The Royal College of Surgeons in Ireland

Royal College of Surgeons in Ireland

Royal College of Surgeons in Ireland

The Royal College of Surgeons in Ireland, a large medical school to train doctors and surgeons, has stood on St Stephen’s Green, Dublin for over 200 years.

On Tuesday the 25th April 1916, the nationalist rebels were forced to flee under heavy machine gun fire from St Stephen’s Green Park to the nearby large, imposing medical school.

Countess Constance Markievicz had managed to gain access to the college by threatening the college porter with her gun. He and his family were locked up in their quarters as Commandant Michael Mallin’s company took over the building. They put snipers up on the roof and raised the Irish tricolour flag.

The medical college was closed for the Easter holidays so there was very little food or supplies in the building. Commandant Mallin, a former British soldier who had served in India, organised his garrison in an orderly military fashion. The garrison however came under immense fire as the British moved three heavy machine guns and gunners on to nearby roofs to attack them.

Desperately short of food, Nellie Gifford and the other women in the garrison kept up a constant search to find new food supplies, raiding nearby buildings.

Margaret Skinnider was shot during an attempt to disable a nearby British machine gun post and was brought back to the college for medical treatment for her wounds.

As the situation worsened, Chris Caffrey and Nellie Gifford were dispatched to the Jacob’s Biscuits factory to request much needed food and ammunition supplies for their garrison.

A cache of sixty rifles belonging to the college’s Officer Training Corps was found in the college, but the exhausted and hungry men and women in the garrison were under constant heavy attack from the surrounding British forces.

On Sunday morning, 30th April, Nurse Elizabeth O’Farrell – carrying a white flag – came to the college with orders from Britain’s General Lowe and the surrender order signed by Padraig Pearse and James Connolly. She told them that the GPO had fallen and that they must agree to surrender.

With heavy hearts and great reluctance, Michael Mallin and Countess Constance Markievicz agreed to surrender. They took down the Irish flag from the college roof and hid it inside Margaret Skinnider’s coat before she was transported by ambulance to a nearby hospital.
As they left the college building, Major De Courcy Wheeler could not believe such a small group had manged to withstand such heavy attack from his forces.

A hostile crowd jeered and taunted them as they were marched through the streets to Richmond Barracks, led by Michael Mallin.

St. Stephen’s Green

St. Stephen's GreenMany visitors to Dublin’s beautiful city centre park are unaware that it too played a part in the 1916 Rising.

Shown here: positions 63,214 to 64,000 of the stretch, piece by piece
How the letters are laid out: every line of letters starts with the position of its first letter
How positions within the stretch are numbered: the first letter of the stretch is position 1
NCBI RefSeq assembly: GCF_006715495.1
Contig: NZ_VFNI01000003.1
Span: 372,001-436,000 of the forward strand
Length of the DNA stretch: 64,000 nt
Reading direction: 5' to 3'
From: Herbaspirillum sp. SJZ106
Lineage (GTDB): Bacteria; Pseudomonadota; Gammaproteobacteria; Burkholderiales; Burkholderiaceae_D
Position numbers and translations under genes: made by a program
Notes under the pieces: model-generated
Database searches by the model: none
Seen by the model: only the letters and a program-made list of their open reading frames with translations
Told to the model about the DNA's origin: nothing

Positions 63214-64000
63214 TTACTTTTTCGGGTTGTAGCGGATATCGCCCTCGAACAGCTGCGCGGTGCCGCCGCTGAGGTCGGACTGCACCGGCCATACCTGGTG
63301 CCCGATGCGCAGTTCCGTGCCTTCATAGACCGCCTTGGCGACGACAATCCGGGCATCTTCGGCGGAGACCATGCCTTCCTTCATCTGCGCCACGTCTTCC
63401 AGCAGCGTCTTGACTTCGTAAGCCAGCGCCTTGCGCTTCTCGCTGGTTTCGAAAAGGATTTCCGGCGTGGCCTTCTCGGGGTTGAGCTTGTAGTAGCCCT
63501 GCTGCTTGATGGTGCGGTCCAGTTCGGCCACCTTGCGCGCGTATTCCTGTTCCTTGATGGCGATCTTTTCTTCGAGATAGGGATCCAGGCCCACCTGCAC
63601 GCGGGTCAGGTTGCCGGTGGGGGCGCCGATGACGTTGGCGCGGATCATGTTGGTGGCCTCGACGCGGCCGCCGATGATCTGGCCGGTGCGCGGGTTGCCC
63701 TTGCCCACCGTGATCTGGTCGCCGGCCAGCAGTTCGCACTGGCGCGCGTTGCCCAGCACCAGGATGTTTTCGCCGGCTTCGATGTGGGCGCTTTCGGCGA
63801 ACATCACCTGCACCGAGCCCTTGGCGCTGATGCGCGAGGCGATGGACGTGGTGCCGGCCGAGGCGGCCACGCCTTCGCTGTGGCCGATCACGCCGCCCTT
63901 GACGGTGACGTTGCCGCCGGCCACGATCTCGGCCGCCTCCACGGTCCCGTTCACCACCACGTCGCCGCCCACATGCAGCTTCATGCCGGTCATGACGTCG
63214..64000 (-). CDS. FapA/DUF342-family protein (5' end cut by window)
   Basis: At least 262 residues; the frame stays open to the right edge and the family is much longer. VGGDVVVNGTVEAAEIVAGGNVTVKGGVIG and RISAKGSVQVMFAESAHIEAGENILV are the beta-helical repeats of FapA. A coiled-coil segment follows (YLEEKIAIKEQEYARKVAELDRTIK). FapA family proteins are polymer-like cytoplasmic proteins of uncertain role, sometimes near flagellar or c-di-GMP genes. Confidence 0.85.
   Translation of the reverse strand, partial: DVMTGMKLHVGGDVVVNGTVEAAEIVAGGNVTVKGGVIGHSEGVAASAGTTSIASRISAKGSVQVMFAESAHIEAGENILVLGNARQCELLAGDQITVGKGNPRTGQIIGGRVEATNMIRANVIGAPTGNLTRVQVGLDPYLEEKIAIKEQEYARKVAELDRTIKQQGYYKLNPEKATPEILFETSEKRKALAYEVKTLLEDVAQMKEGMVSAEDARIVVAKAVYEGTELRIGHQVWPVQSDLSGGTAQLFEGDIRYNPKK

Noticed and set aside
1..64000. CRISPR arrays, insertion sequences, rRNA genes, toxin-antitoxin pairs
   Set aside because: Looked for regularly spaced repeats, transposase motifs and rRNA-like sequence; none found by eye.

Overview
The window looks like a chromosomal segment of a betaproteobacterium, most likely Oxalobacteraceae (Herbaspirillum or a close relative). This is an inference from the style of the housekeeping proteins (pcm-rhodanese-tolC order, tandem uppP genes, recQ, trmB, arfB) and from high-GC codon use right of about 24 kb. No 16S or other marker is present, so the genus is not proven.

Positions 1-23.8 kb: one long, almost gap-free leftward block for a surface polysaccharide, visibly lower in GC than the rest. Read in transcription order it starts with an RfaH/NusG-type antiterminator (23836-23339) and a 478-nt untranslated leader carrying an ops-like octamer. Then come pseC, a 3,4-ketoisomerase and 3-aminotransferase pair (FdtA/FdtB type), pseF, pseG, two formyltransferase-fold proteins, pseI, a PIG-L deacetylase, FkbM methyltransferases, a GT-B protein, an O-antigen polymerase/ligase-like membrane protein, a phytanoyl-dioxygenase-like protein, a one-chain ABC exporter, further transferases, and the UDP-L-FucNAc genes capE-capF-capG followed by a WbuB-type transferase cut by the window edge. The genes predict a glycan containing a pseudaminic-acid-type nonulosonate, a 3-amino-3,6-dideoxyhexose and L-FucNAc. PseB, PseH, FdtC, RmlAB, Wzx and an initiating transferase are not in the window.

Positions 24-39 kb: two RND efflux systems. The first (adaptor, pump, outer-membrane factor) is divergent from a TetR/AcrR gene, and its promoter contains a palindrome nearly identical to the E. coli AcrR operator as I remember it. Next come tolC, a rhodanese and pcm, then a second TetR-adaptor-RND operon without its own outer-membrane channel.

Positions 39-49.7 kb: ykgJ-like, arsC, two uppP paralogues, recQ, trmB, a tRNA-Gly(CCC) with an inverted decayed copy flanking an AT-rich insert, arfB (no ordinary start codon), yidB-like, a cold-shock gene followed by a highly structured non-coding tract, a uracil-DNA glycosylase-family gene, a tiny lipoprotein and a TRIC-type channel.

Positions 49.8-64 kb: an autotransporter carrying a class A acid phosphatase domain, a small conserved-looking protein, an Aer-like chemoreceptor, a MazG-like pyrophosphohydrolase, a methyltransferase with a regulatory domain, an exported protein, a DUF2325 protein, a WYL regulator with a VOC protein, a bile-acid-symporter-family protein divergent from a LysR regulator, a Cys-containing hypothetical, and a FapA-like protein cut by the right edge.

On Easter Monday the 24th of April 1916, Michael Mallin’s company, made up mostly of the men and women of the Irish Citizen Army, marched from Liberty Hall through the city streets to St Stephen’s Green, the large 22 acre public park located in the very heart of Dublin city.

The former resident’s park had reopened to the public in 1888 following the generosity of Arthur Guinness-Lord Ardilaun, who had it re-designed, creating a lake, waterfall and large herbaceous borders.

On that warm sunny Easter bank holiday Monday, the park was filled with families and visitors, who were ordered by the rebels in the name of the Republic, to leave the park immediately. The park superintendent refused to leave as he wanted to take care of the park’s water fowl.

St. Stephen's Green aerial viewCountess Markievicz arrived in her car to inspect the garrison and Commandant Michael Mallin asked her to stay as he needed sharp shooters and she was an excellent shot. She was his second-in-command.

A Red Cross station run by Madeline Ffrench-Mullen was set up in in the bandstand for the wounded and the glass house and pavilions were used for the wounded and as an army kitchen. They dug trenches and set up barricades around the roads outside of the park. There was some firing, but as night fell it began to rain and the garrison tried to find shelter to sleep.

In the early hours of Tuesday morning, they came under heavy attack from British machine gunners located up on the roof of the Shelbourne Hotel, which under cover of darkness had been taken over by the British army who had positioned a heavy machine gun there.

The park provided little cover for the rebels from such an onslaught of firing. A number of men died, some were wounded. Commandant Mallin tried to carry some of his men to safety. Realising that their position was far too open and untenable he gave the order to evacuate St Stephen’s Green.

Countess Markievicz sculptureCountess Markievicz led a party to the nearby Royal College of Surgeons, the large medical school on the west side of the park and they managed to gain entry there. As the whistle sounded, the men and women under his command fled to the safety of the college building. They left their dead in the park and much of their supplies as they escaped under intense enemy machine gun fire.

During the week of the Rising both the British soldiers and the Rebels agreed to a twice daily truce or cease fire to enable the ducks, swans and birds to be fed and to swim and dabble in the water.

In St Stephen’s Green there is a statue of Countess Markievicz. Information panels to mark the Centenary of 1916 Rising were unveiled in March 2016.